by Carina del Valle Schorske
I’m bedding down
in this moment with my sadness,
I’m lining the bassinette with pale ferns.
I don’t want my child sorrow
to wander, wild thing with light for eyes
and a limp, back in the woods again
where the sweetest mushrooms wear red caps.
There’s a cool spoon at the bottom of my voice
where the tears get milked from.
I spend all morning crouched over
to sweep the threshold with my hair.
Is this how a mother feels? Nothing belongs.
Not even the green belongs to the ferns
when my weeping lets it leak from blur to black.
Be little, be little.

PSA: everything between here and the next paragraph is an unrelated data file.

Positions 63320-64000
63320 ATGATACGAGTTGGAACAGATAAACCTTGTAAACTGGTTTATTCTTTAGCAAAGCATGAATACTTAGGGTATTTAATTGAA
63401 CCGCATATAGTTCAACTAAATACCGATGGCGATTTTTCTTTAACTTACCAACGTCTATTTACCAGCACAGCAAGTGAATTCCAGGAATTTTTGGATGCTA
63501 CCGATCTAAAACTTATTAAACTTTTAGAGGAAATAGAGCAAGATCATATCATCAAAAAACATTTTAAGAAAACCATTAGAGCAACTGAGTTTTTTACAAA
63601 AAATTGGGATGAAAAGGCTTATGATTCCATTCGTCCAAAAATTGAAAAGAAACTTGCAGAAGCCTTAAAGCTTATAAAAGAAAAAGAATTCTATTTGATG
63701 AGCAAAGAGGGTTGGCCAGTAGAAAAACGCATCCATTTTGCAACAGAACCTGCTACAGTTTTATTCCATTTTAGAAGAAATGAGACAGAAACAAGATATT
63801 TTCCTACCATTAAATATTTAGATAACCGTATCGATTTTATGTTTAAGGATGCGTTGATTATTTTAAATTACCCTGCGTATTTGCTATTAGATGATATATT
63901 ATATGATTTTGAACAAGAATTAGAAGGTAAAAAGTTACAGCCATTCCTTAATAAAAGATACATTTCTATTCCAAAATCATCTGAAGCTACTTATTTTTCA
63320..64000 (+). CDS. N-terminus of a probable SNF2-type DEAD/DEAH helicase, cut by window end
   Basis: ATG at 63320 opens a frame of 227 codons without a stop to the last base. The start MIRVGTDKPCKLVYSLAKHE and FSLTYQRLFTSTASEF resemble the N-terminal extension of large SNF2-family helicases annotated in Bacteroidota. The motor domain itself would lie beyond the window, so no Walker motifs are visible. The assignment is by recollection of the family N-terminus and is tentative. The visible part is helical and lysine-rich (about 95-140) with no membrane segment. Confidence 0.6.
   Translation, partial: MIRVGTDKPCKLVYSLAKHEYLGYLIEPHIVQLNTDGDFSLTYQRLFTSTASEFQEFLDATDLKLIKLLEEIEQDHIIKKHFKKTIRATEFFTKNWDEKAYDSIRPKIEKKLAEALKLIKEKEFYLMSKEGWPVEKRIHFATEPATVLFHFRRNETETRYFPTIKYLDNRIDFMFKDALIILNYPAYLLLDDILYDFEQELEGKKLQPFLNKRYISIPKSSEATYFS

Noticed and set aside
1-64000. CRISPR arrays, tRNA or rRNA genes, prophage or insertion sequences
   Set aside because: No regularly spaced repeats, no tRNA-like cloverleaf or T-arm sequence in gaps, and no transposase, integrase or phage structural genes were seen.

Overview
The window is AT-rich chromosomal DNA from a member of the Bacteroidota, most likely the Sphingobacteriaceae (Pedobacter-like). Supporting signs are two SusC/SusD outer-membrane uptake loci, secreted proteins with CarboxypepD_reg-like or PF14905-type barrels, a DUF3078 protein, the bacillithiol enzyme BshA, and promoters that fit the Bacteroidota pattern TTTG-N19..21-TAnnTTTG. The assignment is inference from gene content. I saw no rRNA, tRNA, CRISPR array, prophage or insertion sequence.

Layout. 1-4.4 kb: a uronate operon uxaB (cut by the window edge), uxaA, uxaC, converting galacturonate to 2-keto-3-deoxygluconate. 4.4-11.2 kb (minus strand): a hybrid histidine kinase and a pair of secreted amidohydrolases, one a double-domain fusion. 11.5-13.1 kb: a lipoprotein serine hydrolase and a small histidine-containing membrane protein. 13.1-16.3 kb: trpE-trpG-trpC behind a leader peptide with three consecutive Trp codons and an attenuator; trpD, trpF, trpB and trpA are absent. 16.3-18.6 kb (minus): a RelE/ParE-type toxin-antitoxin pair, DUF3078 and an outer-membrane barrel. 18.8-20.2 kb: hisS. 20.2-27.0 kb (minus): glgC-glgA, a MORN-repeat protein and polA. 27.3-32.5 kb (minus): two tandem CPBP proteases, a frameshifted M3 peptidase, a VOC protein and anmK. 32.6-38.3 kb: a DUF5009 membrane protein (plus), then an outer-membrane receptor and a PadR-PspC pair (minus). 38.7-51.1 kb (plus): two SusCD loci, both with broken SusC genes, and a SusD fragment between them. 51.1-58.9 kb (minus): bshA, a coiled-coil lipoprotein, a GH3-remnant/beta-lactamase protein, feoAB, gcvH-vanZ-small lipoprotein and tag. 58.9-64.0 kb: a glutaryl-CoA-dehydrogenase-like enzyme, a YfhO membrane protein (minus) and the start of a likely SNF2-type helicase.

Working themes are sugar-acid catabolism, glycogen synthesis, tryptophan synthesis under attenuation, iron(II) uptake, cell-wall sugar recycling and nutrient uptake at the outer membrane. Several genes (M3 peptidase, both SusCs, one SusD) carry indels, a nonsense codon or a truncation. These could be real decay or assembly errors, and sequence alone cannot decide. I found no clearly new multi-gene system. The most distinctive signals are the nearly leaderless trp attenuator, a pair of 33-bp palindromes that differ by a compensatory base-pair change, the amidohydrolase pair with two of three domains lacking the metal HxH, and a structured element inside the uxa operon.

Write a poem with a pine needle.
The spoon inside is not so sweet yet
still you suck it dry.
Carina del Valle Schorske is a poet, essayist, and Spanish language translator at large in New York City. Her writing has appeared in the New York Times Magazine, Lit Hub, the Los Angeles Review of Books, The Point, The Offing, The Awl, and elsewhere, always elsewhere. She won Gulf Coast's 2016 Prize for her translations of the Puerto Rican poet Marigloria Palma. She is the happy recipient of fellowships from CantoMundo, the MacDowell Colony, and Columbia University, where she is a doctoral candidate studying Caribbean literature and culture. Find her @fluentmundo on Twitter and at carinadelvalleschorske.tumblr.com.